8. 8. 2.2 Impacts of FPI inflows on economy development 2.2.1 Characteristics of FPT inflows  Liquidity: FPI has high liquidity because it mainly focuses on the interest (with a certain risk level) (Durham, 2004) or the safety of the security (with a certain income level) (Goldstein and Razin, 2006), but not the management of actual production process (Guerin, 2006). In other words, indirect foreign investors can easily sell the securities they are holding to make investments on the markets where the yield is higher and the level of risk is acceptable. According to Guerin (2006), high liquidity of FPI makes this kind of investment have such a short term, although stocks are considered as long-term investment forms and many stocks have their term of more than one year.  Volatility: Because it is possible to make rapid changes to seek for higher yield or obtain such a lower level of risk, FPI has the volatility and the reversibility (Agarwal, 1997). The volatility, in a certain limit, can be beneficial if it provides trading opportunities with high profits or arbitrage. These opportunities will attract the investors and make domestic financial market operate more efficiently and effectively. The volatility also points out that the market is looking for the best capital allocation methods for current business opportunities. However, Goldstein and Razin (2005) indicated that if the volatility occurs frequently and with high level, it can lead to negative impacts on the economy in general and the financial system in particular. Moreover, high liquidity, along with the volatility of FPI can possibly cause the risk of massive withdrawal when there are changes in the perspectives of the investors or internal as well as external economic conditions.  Diversity: Besides, FPI still exists in many different and complex forms such as bonds, shares, commercial paper, or derivatives, including forward, future, and options (Wilkins, 1999). 2.2.2 Impacts of FPI inflows on economy Previously, high attention to FDI and care less about FPI inflows has been drawn in previous section. However, the advent of the stock market and its operations help to attract many foreign investors with a considerable amount of FPI which has become such an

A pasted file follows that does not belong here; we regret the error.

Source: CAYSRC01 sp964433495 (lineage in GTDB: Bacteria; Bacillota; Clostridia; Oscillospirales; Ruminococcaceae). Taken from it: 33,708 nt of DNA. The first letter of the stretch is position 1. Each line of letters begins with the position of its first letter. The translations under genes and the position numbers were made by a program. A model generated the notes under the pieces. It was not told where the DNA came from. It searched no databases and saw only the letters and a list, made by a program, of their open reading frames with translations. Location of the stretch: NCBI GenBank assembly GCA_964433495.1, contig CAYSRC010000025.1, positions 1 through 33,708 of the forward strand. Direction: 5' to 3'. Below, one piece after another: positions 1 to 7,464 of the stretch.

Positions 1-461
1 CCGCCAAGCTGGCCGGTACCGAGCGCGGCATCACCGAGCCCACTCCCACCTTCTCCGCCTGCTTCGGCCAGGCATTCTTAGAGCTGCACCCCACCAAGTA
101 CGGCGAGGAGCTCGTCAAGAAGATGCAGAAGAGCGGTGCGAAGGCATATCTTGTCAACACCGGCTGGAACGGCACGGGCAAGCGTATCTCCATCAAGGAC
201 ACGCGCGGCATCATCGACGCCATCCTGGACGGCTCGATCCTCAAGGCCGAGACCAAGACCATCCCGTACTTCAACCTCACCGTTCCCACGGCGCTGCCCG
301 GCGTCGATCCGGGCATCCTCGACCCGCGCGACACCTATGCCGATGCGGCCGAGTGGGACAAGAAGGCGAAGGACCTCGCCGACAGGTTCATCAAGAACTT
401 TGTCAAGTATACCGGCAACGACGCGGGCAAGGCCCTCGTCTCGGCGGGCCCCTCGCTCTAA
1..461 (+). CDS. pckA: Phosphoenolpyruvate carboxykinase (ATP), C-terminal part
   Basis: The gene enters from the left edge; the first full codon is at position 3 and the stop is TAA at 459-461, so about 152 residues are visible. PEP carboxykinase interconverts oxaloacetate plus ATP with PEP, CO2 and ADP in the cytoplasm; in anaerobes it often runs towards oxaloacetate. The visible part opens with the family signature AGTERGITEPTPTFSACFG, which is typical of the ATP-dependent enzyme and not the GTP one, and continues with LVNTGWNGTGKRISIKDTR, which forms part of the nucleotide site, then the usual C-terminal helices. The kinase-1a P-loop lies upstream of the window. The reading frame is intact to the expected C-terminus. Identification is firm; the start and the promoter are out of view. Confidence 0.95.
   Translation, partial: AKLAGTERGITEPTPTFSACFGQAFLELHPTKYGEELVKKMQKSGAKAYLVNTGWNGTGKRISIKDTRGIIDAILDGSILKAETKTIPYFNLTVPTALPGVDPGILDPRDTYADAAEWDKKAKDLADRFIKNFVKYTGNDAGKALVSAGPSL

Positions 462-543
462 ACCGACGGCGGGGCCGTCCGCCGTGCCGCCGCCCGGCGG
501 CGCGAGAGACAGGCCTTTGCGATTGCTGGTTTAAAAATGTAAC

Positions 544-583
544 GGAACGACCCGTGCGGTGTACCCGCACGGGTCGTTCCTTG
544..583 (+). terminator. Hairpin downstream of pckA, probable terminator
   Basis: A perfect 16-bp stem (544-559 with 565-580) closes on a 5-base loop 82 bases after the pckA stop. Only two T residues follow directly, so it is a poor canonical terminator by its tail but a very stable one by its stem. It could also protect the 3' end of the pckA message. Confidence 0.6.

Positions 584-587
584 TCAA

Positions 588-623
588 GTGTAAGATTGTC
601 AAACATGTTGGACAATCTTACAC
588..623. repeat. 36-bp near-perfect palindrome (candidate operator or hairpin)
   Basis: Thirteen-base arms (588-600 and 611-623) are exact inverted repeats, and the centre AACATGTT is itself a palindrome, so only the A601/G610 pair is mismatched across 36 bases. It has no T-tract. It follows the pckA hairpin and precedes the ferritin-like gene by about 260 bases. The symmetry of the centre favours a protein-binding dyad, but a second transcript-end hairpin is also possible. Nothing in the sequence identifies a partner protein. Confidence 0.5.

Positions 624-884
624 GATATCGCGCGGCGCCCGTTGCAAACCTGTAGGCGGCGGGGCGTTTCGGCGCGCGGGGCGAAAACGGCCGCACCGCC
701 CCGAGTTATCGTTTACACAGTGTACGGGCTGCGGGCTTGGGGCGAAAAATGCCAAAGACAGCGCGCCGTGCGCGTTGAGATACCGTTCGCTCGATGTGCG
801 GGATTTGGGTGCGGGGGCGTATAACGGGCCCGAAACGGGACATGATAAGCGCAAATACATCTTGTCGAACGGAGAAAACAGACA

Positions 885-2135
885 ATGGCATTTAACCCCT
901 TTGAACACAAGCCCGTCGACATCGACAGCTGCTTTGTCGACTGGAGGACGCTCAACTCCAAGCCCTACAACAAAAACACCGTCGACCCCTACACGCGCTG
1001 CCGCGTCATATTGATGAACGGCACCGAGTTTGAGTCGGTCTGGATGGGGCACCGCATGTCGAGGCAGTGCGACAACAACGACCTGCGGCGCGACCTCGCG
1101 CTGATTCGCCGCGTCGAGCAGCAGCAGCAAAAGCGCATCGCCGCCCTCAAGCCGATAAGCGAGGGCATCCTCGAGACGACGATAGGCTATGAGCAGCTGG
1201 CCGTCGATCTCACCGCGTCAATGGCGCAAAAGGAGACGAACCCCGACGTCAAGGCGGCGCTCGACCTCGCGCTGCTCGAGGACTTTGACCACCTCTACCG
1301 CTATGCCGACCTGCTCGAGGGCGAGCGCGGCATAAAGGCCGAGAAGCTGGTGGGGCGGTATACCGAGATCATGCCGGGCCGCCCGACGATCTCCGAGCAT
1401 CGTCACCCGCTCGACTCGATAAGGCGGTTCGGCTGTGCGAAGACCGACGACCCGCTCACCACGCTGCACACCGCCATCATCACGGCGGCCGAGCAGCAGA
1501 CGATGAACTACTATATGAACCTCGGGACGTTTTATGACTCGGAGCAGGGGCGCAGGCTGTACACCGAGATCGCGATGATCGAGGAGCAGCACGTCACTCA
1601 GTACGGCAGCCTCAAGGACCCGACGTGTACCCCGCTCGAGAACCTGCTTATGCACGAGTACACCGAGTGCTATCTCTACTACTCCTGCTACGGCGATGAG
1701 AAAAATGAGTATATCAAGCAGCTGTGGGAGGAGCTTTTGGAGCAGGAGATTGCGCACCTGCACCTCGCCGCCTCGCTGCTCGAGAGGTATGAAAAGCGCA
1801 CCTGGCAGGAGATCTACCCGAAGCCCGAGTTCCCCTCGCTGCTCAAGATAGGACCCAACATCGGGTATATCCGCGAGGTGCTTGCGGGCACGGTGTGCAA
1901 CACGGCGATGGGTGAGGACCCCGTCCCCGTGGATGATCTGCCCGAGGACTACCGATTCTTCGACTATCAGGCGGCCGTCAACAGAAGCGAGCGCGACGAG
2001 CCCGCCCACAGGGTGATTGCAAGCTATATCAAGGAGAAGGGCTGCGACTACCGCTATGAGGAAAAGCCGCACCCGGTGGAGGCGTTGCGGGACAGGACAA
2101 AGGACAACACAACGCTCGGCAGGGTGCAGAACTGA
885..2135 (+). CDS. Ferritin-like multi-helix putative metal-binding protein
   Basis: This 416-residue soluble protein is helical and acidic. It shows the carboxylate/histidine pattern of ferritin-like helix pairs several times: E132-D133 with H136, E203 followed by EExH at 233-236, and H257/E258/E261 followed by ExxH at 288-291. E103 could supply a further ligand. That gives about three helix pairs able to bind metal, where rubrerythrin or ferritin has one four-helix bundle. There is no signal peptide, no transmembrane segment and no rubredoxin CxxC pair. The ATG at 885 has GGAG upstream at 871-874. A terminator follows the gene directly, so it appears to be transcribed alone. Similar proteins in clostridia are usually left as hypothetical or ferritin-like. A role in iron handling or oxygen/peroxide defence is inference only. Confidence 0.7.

9. 9. external power for national economic development. Attracting more and more FPI inflows will bring many benefits as follows: First, FPI contributes to increase capital resources in the domestic capital market and reduce capital cost through risk diversification. Durham (2003) reported that if FPI inflows are used in order to finance new investment activities, these inflows will become such an additional important capital source for domestic funds which developing nations are in need of to promote their economic growth rate. Besides, Errunza (2001) presented that FPI allows foreign investors to have chances to share their risks with domestic investors. FPI will make domestic capital market more liquid and make risk diversification easier and as a result, capital source becomes more abundant and capital cost becomes lower for the enterprises (Dunning and Dilyard, 1999). Second, FPI improves the development of financial system (Pal, 1998; Evans, 2002; Durham, 2003; de Vita and Kyaw, 2009). FPI inflows promote the development of domestic financial system through a variety of channels:  Along with indirect foreign investors, FPI with high liquidity contributes to promote the local financial market with more efficient operations. When the market has higher, deeper and wider liquidity, a variety of other investment activities will be sponsored.  FPI also promotes the development of the stock market as well as the voting right of the shareholders in the operating process. Once firms have the competition about funding resources, the market will reward those with better operation activities. Once the liquidity and market activities are improved, shares will reflect the real value of these firms and this contributes to boost capital allocation in an efficient and effective way.  The presence of foreign institutional investors (insurance companies, mutual funds, and hedging funds) will help domestic financial institutions have chances to access international capital markets, use new financial tools and techniques such as futures, options, swaps, or other insurance tools. As a result, the risk of domestic as well as foreign investors will be enhanced and the competitiveness of domestic institutions will be improved.